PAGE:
Apple presenting "secret" at Final Cut meet; Radiohead on iTunesApple will present a product it has yet to announce at a Final Cut Pro user group event just a day after the Macworld keynote. Also, longtime digital music holdout Radiohead has officially released its first album through iTunes.
Final Cut Pro group meet provides clues to Apple's MWSF plans
When a collection of Final Cut Pro user groups assemble to hold a meeting at Macworld San Francisco later this month, Apple will have a surprise presentation for its guests, AppleInsider has learned.
The January 16th gathering, which follows a day after Apple chief Steve Jobs' Macworld keynote, will feature "something super secret" from the Mac maker, according to the announcement.
Despite the nature of the group, the Apple unveiling is unlikely to include an update to the Final Cut Studio video production suite, which was updated in April and has rarely been updated during the San Francisco show in the past.
Historically, Apple has at times used professional audiovisual industry gatherings to discuss its high-end computers, including the MacBook Pro, Mac Pro, and Xserve.
Radiohead makes its iTunes debut
Scoring a minor coup in its fight against Amazon, Apple today announced that the iTunes Store now carries In Rainbows, its first album offering from the British rock group Radiohead.
The deal places Apple's catalog on a more even level with its competitor. Amazon MP3 struck a blow against its older rival in September by securing Radiohead's back catalog for its September launch. Apple is selling the album in its unprotected iTunes Plus format, largely matching Amazon's MP3 files in quality, but also offers a free podcast with videos of several songs performed live in a recent web event held by the band.
The availability confirms previous reports that the musicians were in talks with Apple to bring their music to iTunes in earnest. Despite Radiohead's popularity, the group has remained almost entirely divorced from Apple's service outside of a few singles on compilation albums and the brief appearance of OK Computer in the store's catalog upon its launch in April 2003.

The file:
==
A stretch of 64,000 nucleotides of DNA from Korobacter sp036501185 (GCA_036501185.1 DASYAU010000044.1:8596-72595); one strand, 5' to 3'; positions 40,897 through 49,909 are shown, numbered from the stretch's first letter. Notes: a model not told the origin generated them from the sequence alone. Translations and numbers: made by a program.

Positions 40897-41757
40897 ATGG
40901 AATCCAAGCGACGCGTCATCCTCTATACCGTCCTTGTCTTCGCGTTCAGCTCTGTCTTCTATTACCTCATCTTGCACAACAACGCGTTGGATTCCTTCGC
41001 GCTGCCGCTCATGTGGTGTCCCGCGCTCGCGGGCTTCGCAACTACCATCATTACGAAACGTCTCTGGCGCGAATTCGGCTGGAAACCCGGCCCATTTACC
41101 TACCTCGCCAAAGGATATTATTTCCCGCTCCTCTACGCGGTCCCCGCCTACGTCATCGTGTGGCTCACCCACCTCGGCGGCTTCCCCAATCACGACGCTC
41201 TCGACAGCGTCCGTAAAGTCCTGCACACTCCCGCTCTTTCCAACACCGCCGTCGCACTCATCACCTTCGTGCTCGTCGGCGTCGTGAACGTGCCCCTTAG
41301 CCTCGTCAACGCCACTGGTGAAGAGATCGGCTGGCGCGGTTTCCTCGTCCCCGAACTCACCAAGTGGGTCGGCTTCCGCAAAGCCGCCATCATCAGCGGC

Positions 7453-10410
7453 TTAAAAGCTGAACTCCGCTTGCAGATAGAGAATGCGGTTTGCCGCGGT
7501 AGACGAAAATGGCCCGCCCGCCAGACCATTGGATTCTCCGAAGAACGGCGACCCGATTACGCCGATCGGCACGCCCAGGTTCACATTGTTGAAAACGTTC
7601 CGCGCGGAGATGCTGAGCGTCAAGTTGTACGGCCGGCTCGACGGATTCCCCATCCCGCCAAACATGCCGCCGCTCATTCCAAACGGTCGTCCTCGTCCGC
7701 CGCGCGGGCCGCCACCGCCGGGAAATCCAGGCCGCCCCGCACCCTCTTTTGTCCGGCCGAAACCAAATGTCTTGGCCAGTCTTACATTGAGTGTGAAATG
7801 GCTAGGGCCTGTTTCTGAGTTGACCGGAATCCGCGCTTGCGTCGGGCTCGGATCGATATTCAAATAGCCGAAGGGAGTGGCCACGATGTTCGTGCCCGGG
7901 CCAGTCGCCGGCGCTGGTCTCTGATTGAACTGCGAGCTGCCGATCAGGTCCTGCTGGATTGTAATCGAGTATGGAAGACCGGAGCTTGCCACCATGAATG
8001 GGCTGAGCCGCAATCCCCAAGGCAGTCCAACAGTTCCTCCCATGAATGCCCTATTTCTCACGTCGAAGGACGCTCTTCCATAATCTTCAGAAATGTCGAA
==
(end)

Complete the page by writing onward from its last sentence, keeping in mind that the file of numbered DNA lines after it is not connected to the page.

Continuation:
Radiohead recently revealed to Wired magazine that its apparent slowness to bring its music to digital stores has stemmed from an EMI contract that excluded digital sales from Radiohead's income. The band launched its first direct-download sales in October by offering its album from its own website, using a set-your-own-price approach.
iPhone 1.1.3 validated by earlier Apple patent?
Although debates are still ongoing as to the legitimacy of the iPhone 1.1.3 media posted over the weekend, enthusiasts note that a recently published patent may support the rumor.
As noted by Hrmpf, an August filing for a reconfigurable touchscreen interface patent contains virtually the same interface behaviors as the bootleg iPhone 1.1.3 video. This includes both the "wiggle" that indicates icons are movable as well as their automatic separation to indicate where an icon will land once dropped into place.
Not all elements of the patent have translated over to what appears to be a shipping product. To date, the leaked iPhone firmware does not allow users to "toss" icons to or from the bottom icon tray.
Study: notebooks seen outselling desktops in 2008
For the first time, an American shopper picking up a new computer in 2008 is most likely to buy a notebook than a desktop, the analyst group IDC predicts in a new report.
Both platforms were nearly on par in 2007 in terms of shipments but told very different stories in terms of growth, the researchers say. While US desktop sales were stronger at 35 million, this represents a 4 percent drop from year to year. By contrast, notebook sales soared by 21 percent to reach 31.5 million and are expected to continue this growth into the new year.
In 2009, this trend should be far-reaching enough to affect the entire world, IDC adds. Longer-range forecasts would also have 66 percent of businesses and 71 percent of regular consumers buying notebooks in 2011.
Fujitsu, Hitachi quit micro hard drive business
An increasing shift to flash-based, solid-state hard drives is pushing two Japanese electronics giants out of the ultra-small rotating hard drive business, according to a new report.
Fujitsu had been developing a compact 1.8-inch disk of its own and intended to release the product in 2007 but has since canceled the project; in turn Hitachi has announced that it will halt production by mid-2008. The latter company had already stopped producing one-inch microdrives.
The move parallels Apple's own shift towards flash storage, which leaves the iPod classic as its only handheld with a conventional hard drive. Hard drives in the 1.8-inch form factor are still being produced by firms such as Toshiba.